There is a chick-lit element to Harry Potter. Heroic fantasy written from a more female perspective. Well why not? And some might greatly prefer that type of mix. As Rowlings does the heroic fantasy part with great skill, she keeps her boy audience who might otherwise start wandering away if the series progressed to going to dances becoming too much of a focus. The child readers who have grown up with Harry are likely not too bothered by the romantic angles, as they are going through them themselves. I wonder how the new readers, male and female, are doing with the series if they are reading all of them in fourth and fifth grade.

Kids who like the first few books of a series will go a long way before they give up on it, even if they like subsequent books less.

The Chronicles intentionally have more distance between the reader and the characters, because Lewis is going for a less intimate, more universal effect. The books are shorter, more mythological, and more evocative of many cultures. Harry and Hermione are definitely English, the stories are English, and even the worldwide characters who attend Hogwarts have a certain quality of being flown in to an English boarding school for multicultural purposes. There's nothing wrong with that, and readers are free to prefer that style and intimacy. Harry Potter is a fat summer novel about young wizards. The Chronicles of Narnia are folk tales fleshed out. They're just different.

Tolkien's books lie between Lewis and Rowlings on this scale of intimacy and universality. The Hobbit is more like the Chronicles of Narnia in distance at first, with its obvious narrator exclaiming "Gandalf! If you had heard only a quarter of what I had heard about him..." and the crick! crack! sound effects. It is more like a fairy tale, or a folk tale. We move into knowing Bilbo more internally as the story goes forward. Two decades later, we know Frodo in LOTR more like we know Harry. The narrative voice has become different. There is more conversation, and more dropping in on thoughts. And as this happens, the Shire becomes much more England-in-disguise, where in The Hobbit it was "a land far away."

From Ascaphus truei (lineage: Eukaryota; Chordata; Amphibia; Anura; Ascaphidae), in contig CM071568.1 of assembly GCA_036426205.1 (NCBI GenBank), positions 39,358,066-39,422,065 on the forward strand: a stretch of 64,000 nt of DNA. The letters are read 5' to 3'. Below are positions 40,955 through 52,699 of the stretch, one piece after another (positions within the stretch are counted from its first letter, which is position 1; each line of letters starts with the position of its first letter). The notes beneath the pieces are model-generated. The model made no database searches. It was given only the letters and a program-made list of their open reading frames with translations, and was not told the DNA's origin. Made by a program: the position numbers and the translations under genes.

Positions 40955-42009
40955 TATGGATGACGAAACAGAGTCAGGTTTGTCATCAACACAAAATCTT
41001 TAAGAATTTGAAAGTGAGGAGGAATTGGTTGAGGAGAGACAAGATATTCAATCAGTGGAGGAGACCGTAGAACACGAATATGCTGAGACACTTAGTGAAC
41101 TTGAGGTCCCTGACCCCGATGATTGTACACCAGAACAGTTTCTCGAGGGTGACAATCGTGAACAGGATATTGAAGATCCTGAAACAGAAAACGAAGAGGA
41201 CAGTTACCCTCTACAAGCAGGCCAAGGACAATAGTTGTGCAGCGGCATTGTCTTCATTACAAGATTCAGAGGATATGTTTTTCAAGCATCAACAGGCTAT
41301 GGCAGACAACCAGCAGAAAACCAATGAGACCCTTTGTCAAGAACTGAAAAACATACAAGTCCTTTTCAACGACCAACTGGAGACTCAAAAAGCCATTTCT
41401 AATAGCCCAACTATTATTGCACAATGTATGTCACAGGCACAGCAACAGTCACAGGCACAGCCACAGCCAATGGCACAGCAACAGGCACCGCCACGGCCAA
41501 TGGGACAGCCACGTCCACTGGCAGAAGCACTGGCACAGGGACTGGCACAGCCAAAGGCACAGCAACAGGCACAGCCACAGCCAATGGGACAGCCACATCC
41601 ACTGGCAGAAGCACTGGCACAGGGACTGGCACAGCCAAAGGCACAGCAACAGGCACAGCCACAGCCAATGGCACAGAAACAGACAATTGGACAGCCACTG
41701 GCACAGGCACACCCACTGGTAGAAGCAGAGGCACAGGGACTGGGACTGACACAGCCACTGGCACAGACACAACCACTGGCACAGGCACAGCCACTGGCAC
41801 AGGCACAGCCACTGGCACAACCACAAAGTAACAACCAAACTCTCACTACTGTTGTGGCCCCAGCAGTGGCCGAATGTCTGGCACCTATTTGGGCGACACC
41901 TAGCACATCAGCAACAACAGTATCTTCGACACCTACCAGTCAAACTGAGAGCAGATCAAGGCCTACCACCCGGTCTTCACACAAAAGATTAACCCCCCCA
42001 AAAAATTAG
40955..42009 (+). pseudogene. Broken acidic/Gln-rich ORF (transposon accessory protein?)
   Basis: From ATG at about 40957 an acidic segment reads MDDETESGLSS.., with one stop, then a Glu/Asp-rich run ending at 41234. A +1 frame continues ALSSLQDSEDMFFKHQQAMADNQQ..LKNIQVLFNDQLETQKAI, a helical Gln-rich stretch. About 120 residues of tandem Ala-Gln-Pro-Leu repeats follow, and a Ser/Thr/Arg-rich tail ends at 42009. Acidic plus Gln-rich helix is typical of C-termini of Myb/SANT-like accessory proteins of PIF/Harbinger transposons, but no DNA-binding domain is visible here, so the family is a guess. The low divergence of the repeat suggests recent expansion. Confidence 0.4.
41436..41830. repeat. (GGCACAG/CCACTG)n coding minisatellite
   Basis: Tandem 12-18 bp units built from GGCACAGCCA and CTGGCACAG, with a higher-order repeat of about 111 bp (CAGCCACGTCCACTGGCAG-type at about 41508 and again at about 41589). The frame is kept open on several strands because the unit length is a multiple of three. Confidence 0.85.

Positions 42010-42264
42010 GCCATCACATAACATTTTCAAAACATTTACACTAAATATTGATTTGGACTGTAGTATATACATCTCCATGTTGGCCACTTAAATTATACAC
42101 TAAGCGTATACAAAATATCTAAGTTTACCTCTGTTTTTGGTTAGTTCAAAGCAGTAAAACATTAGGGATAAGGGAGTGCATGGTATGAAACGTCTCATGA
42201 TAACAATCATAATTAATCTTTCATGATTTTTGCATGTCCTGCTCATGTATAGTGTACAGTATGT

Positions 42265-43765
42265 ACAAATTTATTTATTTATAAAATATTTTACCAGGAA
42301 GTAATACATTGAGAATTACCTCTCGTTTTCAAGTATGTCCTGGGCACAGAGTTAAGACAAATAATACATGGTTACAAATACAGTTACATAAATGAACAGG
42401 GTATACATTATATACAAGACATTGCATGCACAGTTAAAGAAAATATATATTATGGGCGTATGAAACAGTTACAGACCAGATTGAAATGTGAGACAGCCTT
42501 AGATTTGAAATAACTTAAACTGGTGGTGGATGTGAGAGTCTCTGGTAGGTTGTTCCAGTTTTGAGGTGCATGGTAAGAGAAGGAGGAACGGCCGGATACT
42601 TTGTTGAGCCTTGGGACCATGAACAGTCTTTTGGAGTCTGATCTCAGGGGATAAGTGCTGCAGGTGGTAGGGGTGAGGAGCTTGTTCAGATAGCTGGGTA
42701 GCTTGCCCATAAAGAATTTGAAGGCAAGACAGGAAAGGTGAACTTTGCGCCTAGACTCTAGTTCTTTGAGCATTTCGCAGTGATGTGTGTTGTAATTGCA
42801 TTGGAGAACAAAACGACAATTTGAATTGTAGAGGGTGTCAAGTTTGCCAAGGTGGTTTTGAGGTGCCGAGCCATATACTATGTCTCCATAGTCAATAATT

4 comments:

Jonathan Wyman said...

It's interesting. I imagined myself as Peter quite often, but never really as a character from LOTR. Maybe the intimacy of knowing the characters prevents you from replacing them with yourself?

Or maybe I just liked the idea of being High King over my brother.

Assistant Village Idiot said...

Yes, when they're a bit generic you don't identify so much as want their slot. I identify strongly with Frodo, but he's always Frodo in the story, never me in disguise.

Wyman said...

I was always Edmund. Edmund was different and a loner and interesting, and in the very end of things, turned out to be the most loyal of them all. I liked that.

I don't know if they do teach third-person omniscient in schools these days. Dear me, what do they teach in schools these days?

Erin said...

To answer your question, third-person omniscient narration along with third-person limited and first person narrations. AND my kids know how to pronounce "omniscient"!